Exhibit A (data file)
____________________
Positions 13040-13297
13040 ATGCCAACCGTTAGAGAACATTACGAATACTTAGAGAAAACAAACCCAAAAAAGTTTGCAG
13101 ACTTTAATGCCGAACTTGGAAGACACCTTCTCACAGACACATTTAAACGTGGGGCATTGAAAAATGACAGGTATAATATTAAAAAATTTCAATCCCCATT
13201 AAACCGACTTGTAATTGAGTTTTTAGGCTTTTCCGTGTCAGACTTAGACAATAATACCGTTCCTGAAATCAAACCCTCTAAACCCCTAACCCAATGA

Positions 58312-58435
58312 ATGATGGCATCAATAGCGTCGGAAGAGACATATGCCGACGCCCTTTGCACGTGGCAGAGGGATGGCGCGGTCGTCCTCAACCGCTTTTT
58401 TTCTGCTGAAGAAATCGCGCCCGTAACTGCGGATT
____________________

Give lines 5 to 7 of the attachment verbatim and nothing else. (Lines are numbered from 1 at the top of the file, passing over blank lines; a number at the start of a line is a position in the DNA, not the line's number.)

Positions 58312-58435
58312 ATGATGGCATCAATAGCGTCGGAAGAGACATATGCCGACGCCCTTTGCACGTGGCAGAGGGATGGCGCGGTCGTCCTCAACCGCTTTTT
58401 TTCTGCTGAAGAAATCGCGCCCGTAACTGCGGATT